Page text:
Gemcitabine, an anticancer antimetabolite, blocks DNA synthesis and induces apoptosis in tumor cells through the formation of active metabolites.
Dalbagni et al. [23] investigated the efficacy of intravesical gemcitabine in patients with NMIBC that was refractory or intolerant to intravesical BCG therapy who were unwilling to undergo cystectomy. Two courses of intravesical gemcitabine were administered twice weekly at a dose of 2,000 mg/100 mL for 3 consecutive weeks, with a week of rest between each course. Among the 30 eligible patients, 15 of 30 (50%) achieved CR at the 8-week follow-up, and the 1-year recurrence-free survival rate for patients with CR was 21%.
In a comparative study of mitomycin C (MMC) in patients with a history of previously treated recurrent NMIBC, intravesical gemcitabine demonstrated a higher recurrencefree rate, with an absence of recurrence noted in 39 of 54 patients (72%) compared to 33 of 55 (61%) in the MMC group [24]. Additionally, the incidence of chemical cystitis was significantly lower in the gemcitabine group than in the MMC group (p=0.012), indicating that gemcitabine was less toxic than MMC.
Another study also compared the efficacy of gemcitabine and secondary BCG in the context of initial BCG failure [25]. In this prospective, randomized phase 2 trial, eligible patients with high-risk NMIBC and one failed BCG course were randomly assigned to receive either intravesical gemcitabine or intravesical BCG treatment. Eighty participants, with 40 in each group, were enrolled, and the results revealed a lower disease recurrence rate in the intravesical gemcitabine group (52.5%) than in the intravesical BCG group (87.5%) (p=0.002) and a significantly higher 2-year recurrence-free survival rate in the intravesical gemcitabine group (19%) than in the intravesical BCG group (3%) (p<0.008).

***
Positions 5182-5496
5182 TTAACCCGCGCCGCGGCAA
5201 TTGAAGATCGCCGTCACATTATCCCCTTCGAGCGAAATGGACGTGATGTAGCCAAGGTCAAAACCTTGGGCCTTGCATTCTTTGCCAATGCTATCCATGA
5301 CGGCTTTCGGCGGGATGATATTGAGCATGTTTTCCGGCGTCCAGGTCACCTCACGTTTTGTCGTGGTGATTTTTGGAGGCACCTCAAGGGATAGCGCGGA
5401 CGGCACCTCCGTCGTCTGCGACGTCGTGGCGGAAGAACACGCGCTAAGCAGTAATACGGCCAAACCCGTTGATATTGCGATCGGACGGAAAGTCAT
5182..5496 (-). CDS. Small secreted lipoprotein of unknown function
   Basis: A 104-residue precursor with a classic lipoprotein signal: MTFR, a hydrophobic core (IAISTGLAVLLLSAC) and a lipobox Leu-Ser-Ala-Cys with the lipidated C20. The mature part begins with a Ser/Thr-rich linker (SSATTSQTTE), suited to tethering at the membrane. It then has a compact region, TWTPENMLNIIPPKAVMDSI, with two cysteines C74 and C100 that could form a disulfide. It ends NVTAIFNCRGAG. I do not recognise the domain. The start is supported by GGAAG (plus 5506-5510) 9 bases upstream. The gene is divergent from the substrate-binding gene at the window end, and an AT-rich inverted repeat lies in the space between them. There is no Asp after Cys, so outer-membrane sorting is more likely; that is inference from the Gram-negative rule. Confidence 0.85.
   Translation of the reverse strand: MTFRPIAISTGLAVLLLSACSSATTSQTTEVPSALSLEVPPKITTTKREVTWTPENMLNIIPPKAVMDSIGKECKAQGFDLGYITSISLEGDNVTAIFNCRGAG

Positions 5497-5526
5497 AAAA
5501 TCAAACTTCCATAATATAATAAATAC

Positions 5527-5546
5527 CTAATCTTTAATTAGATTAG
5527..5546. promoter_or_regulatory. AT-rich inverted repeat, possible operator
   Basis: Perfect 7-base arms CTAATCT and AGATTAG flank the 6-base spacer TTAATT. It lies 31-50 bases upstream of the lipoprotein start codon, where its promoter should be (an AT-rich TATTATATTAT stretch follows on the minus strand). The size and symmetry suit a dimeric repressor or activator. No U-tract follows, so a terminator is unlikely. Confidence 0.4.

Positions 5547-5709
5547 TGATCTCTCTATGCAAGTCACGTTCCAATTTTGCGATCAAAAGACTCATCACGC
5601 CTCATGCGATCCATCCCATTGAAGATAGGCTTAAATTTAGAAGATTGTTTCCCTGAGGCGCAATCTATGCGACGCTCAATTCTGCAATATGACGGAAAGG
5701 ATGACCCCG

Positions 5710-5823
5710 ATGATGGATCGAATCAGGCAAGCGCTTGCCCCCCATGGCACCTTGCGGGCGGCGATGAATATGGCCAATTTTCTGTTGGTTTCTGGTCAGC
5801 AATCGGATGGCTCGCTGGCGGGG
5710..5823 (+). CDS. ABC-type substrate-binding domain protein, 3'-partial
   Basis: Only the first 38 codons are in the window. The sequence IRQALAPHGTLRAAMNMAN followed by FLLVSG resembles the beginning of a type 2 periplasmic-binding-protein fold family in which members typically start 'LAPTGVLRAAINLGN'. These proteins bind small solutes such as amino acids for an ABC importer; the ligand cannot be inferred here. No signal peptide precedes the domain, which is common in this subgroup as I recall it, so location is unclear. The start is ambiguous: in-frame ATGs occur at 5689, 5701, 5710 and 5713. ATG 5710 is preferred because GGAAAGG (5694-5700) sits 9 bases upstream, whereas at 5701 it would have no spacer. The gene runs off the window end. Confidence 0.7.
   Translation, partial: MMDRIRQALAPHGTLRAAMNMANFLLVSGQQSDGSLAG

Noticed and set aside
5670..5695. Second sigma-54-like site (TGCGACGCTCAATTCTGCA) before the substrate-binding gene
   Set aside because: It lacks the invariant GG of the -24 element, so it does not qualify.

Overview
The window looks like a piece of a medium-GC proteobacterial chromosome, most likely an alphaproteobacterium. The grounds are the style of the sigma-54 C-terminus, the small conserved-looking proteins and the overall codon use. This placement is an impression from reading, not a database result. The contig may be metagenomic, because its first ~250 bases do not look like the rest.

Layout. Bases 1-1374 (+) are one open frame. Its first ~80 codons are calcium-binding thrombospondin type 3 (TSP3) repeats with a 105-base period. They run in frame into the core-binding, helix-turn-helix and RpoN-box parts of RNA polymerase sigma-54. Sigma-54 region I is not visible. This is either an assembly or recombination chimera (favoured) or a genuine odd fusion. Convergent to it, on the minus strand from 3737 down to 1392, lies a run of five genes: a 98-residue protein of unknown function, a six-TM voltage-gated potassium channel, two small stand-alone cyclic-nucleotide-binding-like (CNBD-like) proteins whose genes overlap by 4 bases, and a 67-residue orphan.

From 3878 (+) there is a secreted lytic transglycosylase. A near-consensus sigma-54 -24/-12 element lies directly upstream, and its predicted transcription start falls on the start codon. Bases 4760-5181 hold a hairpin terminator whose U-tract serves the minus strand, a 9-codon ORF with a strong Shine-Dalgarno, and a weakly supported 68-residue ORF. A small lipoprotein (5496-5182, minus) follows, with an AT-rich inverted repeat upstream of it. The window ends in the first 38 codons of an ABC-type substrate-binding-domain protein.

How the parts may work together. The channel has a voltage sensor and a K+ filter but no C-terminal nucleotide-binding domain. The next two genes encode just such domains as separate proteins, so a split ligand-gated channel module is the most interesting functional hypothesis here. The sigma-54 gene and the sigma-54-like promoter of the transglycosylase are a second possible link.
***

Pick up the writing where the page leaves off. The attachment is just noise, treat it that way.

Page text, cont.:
Skinner et al. [26] evaluated the durability of intravesical gemcitabine therapy. Eligible patients with recurrent NMIBC after at least 2 prior courses of BCG were treated with 2 g of gemcitabine in 100 mL normal saline intravesically on a weekly basis for 6 weeks. Subsequently, this regimen continued on a monthly basis for up to 12 months. Out of the 58 enrolled patients, 47 were could be evaluated for their response, and at the initial 3-month evaluation, 47% were disease-free. However, the study found that fewer than 30% of patients had a durable response at 12 months, even with maintenance therapy, with 28% and 21% remaining diseasefree at 1 and 2 years, respectively.
A Cochrane review published in 2021 on intravesical gemcitabine identified 6 relevant randomized trials with a total of 704 patients [27]. The review indicated that a single dose of gemcitabine immediately following surgery was ineffective based on one study. Additionally, gemcitabine exhibited potentially greater activity and lower toxicity than MMC; in comparison to intravesical BCG therapy, it demonstrated comparable effects in patients with intermediate risk, lower efficacy in patients with high risk, and superior outcomes in patients with BCG-refractory disease.